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“The Impact”: College Promise Bill Debate; UW/WSU Campaign to Address Student Debt Fears

Mike McClanahan profile by Mike McClanahan

This week on “The Impact”:

Halfway through the second week of the 2019 Legislative Session, higher education proposals are in the spotlight.

Lawmakers are considering big changes to a program that helps students from less affluent families attain a college degree or certificate. The State Need Grant helps tens of thousands of students pay tuition at two or four year universities or community and technical colleges around the state, but thousands of eligible students are on a waiting list because of limited funding for the program.

Legislation requested by Governor Jay Inslee  would transform the State Need Grant program into the Washington College Promise Scholarship program and require that all eligible students receive financial aid.

“It’s a very successful financial aid program in our state, but unfortunately almost 20,000 kids qualify but don’t get the grant itself because we don’t fund it. So last year the legislature made a commitment to fund, fully fund it in four years and this bill actually makes it an entitlement so that in the future if you are eligible for this you guarantee yourself that you’re going to get the grant,” said Sen. Guy Palumbo (D-Maltby).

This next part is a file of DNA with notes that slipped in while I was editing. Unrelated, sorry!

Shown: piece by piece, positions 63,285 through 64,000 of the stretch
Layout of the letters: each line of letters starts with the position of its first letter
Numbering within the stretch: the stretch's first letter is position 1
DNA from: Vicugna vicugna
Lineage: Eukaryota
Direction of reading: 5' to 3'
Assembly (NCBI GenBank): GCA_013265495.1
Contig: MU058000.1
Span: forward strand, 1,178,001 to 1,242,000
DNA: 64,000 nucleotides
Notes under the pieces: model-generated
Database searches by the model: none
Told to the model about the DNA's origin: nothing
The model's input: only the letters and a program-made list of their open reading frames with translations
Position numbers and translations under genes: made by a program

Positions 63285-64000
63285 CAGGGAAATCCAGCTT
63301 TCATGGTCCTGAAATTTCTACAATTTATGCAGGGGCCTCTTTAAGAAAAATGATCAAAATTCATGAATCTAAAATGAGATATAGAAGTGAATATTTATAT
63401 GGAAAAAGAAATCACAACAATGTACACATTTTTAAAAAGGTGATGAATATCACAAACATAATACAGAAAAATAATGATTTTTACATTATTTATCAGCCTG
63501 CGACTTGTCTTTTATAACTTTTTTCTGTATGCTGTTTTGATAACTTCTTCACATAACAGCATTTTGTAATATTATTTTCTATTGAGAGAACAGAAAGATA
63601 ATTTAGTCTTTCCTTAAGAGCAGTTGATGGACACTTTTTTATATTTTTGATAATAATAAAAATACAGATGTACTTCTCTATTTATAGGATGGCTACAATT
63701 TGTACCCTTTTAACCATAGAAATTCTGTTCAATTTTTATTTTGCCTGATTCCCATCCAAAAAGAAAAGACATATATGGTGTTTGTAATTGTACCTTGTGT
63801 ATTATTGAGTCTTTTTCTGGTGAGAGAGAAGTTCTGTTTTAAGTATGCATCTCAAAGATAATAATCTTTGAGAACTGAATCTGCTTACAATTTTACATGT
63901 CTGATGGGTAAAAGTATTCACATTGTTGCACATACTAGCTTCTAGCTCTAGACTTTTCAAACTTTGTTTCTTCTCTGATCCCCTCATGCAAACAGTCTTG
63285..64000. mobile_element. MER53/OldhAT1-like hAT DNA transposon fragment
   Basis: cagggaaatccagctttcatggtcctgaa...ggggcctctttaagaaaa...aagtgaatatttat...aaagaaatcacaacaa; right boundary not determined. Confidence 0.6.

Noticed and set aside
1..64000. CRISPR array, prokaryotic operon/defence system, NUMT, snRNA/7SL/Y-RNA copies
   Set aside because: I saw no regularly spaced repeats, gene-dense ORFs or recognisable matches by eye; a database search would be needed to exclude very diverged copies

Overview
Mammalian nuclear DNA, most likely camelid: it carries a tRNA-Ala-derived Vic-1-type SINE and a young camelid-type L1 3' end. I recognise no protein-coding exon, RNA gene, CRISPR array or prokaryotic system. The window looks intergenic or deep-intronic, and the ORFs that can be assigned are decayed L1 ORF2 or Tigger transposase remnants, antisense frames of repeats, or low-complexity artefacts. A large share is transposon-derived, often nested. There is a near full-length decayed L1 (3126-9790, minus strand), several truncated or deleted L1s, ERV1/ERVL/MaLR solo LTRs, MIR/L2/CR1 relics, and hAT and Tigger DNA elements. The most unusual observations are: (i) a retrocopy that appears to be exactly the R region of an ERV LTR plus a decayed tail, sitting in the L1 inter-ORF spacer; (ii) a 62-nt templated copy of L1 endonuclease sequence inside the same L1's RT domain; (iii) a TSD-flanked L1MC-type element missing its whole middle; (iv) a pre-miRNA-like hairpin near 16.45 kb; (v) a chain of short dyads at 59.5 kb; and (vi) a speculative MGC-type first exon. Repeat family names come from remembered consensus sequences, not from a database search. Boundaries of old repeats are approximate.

“I understand what you’re trying to do here makes a lot of sense for this group, but what we need is systemic reform. We need systemic reform where we go from about an 80% subsidy about 47 years ago and about 20% out of pocket, today it’s inverse where about 20% subsidy by the state, for the schools, 80% out of pocket costs to the students and their families, how do we reindex that to about the 50th percentile where the state kicks in for everybody and we reprioritize education,” said Sen. Jeff Holy (R-Cheney).

There’s also a bill to allow college athletes to be compensated. House Bill 1084, sponsored by Rep. Drew Stokesbary (R-Auburn), would make it a violation of the Washington State Consumer Protection Act to penalize students, teams, or universities in response to student-athlete compensation.

 “I think it’s high time that we had that conversation,” said Palumbo.

“I look at this and I think of all the potential collateral unintentional results,” said Holy.